Energy performance modeling for buildings is a new field, but one that is getting a lot of interest under the impetus of government mandates and incentives. It's so new that there is no set of standard best practices. Energy modelers are having to make it up as they go. But this area is growing rapidly, and as government mandates for zero-energy buildings kick in, it is expected to grow exponentially. A Navigant Research study estimated that the energy efficient building market reached $307.3 billion in 2014 and that it will grow to $623.0 billion in 2023.
According to the 2014 scorecard released by the American Council for an Energy-Efficient Economy (ACEEE) Germany is #1 out of the 16 nations studied in the World for energy efficiency. In Germany buildings currently account for 40 percent of power consumption and a third of CO2 emissions.
In September 2010 the German Government released a 40 year masterplan for revolutionizing the German energy supply that includes an aggressive plan for energy conservation focusing on reducing the energy demand from buildings. According to the plan new insulation standards are to be introduced the government wants all buildings in Germany to be refurbished in line with new standards by 2050. It also wants to cut the national heating requirement by 20 percent by 2020 and by 80 percent by 2050. Germany is part of the EU which is very aggressive in improving the energy efficiency of buildings.
The EU Energy Saving Ordinance mandates a 25 percent reduction in energy use for all new residential and non-residential buildings built from January 1, 2016. And as of 2021, the EU’s nearly zero energy standard will apply to all new buildings.
The EIA has just released information on building energy efficiency programs in China. Unlike many other countries, the Chinese government has focused a lot of regulatory attention on existing buildings. The overall objective of the Chinese government is to raise the level of existing buildings to satisfy regulations governing new construction. In 2011, the government implemented regulations that mandated a 10% reduction in energy consumption per square meter for commercial buildings by the end of 2015. It also mandated a 15% reduction for commercial buildings with more than 20,000 square meters of floor area.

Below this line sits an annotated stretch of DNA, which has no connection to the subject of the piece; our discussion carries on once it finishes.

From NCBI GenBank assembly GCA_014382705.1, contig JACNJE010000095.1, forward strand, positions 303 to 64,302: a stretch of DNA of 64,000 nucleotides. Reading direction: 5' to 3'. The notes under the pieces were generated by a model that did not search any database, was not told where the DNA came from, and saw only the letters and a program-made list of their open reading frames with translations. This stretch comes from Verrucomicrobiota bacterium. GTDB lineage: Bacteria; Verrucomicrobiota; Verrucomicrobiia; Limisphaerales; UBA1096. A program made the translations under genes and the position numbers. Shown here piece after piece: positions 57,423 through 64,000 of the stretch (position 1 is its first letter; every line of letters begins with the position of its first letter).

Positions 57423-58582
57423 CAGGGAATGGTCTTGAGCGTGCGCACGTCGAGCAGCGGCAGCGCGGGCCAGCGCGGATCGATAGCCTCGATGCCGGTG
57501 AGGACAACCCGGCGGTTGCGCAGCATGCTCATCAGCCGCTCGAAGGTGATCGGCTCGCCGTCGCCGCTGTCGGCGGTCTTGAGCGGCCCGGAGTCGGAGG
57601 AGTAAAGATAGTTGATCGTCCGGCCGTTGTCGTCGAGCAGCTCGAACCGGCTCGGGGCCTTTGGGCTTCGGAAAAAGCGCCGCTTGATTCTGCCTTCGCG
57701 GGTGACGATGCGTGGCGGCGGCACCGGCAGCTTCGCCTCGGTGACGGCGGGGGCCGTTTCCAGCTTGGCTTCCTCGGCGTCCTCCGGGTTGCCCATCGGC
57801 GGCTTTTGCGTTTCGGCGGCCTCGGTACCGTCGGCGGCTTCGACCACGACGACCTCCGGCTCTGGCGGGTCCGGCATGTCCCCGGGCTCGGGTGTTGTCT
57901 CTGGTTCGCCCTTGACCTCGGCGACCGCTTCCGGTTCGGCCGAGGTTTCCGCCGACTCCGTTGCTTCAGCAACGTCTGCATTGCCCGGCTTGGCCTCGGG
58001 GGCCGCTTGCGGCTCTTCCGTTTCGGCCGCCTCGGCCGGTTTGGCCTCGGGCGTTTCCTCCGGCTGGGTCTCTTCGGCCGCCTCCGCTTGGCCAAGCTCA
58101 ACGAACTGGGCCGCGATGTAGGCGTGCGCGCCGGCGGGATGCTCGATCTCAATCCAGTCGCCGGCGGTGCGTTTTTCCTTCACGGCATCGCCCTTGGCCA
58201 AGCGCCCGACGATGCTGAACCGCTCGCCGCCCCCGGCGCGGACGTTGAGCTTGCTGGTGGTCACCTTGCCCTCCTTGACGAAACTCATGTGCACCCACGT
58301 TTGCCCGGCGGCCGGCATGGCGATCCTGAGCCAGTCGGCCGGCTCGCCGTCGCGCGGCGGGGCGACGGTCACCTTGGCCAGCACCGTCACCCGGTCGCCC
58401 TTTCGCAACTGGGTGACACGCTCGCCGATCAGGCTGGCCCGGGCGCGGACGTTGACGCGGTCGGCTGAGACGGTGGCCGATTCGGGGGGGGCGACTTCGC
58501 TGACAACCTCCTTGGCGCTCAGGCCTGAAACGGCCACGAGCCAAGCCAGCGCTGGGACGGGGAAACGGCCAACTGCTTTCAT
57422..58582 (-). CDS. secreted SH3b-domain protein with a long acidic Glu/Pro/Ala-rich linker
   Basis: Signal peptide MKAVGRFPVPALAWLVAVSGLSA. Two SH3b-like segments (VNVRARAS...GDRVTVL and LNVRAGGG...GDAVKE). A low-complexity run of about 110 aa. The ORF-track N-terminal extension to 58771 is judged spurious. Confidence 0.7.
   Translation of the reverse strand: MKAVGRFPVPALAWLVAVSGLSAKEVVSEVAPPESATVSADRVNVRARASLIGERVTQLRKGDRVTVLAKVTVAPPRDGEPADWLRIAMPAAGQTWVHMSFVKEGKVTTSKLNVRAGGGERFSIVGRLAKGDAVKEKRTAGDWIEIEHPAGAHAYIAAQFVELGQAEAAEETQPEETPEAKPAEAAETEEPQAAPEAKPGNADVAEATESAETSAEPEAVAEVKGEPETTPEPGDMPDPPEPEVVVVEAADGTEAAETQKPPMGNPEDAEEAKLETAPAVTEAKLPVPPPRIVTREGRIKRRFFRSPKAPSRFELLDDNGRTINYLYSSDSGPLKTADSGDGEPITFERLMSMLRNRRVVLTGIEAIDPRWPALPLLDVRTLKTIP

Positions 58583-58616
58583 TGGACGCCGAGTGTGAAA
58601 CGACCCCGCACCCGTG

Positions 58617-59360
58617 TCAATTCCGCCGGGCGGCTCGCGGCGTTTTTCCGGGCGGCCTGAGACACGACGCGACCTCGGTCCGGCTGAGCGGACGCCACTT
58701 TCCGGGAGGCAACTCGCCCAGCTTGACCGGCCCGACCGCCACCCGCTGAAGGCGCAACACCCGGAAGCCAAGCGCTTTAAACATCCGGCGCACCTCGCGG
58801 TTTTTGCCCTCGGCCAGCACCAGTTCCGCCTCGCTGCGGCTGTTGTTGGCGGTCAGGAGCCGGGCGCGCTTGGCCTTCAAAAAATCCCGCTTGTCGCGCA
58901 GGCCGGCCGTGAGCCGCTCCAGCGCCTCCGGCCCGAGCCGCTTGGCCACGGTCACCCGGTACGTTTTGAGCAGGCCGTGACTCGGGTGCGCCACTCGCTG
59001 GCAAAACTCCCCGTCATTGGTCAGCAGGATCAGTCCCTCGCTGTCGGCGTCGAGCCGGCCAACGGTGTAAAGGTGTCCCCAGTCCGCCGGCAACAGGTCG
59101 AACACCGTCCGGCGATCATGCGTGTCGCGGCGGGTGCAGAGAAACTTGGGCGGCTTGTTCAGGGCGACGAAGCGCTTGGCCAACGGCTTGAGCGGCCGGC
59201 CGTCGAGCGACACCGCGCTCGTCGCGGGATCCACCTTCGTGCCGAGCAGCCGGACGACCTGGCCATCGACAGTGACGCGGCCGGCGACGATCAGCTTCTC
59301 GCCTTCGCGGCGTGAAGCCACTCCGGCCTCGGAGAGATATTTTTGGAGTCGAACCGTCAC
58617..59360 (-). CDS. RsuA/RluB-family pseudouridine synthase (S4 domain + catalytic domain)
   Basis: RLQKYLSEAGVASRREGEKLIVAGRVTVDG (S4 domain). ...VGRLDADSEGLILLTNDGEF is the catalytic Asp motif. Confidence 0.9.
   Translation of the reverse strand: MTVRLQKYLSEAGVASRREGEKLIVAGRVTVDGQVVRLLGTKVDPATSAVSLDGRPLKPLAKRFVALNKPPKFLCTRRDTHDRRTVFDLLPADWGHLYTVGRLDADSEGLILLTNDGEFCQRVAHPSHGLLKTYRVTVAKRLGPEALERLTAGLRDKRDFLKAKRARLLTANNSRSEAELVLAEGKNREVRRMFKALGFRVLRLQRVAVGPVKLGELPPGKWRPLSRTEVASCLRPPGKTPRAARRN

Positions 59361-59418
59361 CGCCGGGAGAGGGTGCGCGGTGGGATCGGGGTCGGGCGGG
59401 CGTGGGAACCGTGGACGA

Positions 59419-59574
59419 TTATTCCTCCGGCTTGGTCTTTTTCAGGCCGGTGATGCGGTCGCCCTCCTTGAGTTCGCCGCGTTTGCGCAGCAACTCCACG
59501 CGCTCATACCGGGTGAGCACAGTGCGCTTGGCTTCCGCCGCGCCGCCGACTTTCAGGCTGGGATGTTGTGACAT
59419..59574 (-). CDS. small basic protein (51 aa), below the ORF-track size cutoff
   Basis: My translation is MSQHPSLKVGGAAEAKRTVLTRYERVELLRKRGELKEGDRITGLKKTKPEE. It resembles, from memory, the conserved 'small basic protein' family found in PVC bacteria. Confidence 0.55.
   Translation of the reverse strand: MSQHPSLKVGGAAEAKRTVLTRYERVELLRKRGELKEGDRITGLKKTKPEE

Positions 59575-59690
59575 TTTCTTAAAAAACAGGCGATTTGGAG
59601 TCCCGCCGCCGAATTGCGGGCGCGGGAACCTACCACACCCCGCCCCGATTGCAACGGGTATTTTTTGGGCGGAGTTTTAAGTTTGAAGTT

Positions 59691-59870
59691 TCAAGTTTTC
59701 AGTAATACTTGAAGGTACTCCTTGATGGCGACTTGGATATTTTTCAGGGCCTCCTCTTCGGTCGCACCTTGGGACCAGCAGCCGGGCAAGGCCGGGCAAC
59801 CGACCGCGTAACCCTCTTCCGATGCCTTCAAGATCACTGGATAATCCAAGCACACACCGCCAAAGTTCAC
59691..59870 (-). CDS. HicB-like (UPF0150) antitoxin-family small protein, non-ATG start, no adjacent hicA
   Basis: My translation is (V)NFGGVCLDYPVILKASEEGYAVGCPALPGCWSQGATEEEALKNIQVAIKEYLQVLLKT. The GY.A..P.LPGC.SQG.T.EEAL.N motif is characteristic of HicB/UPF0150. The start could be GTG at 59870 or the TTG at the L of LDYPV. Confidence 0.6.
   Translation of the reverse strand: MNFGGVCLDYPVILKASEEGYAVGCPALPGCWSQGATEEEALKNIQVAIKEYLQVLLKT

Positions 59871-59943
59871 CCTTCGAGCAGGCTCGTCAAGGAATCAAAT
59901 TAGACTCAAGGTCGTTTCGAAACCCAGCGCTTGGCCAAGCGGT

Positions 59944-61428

Energy certification of buildings is a key policy instrument for reducing the energy consumption and improving the energy performance of new and existing buildings. In the U.K. since 2008 public buildings over 1,000 m2 must display a Display Energy Certificate (DEC). DECs document the actual energy usage of a building and look similar to the energy labels provided on new cars and electrical appliances. In the U.S. six cities and two states have passed laws requiring energy benchmarking of existing buildings. It is estimated that these laws will affect 4 billion ft2 of floor space in major real estate markets. In Australia commercial buildings 2000 m2 and over are required by the Building Energy Efficiency Disclosure Act 2010 to have a Building Energy Efficiency Certificate (BEEC). In Jakarta a new green building code became mandatory for existing and new buildings in early 2013. The code covers all large buildings in Jakarta including office buildings, shopping malls and apartment buildings larger than 50,000 square meters; hotels and healthcare facilities larger than 20,000 square meters; and educational facilities larger than 10,000 square meters.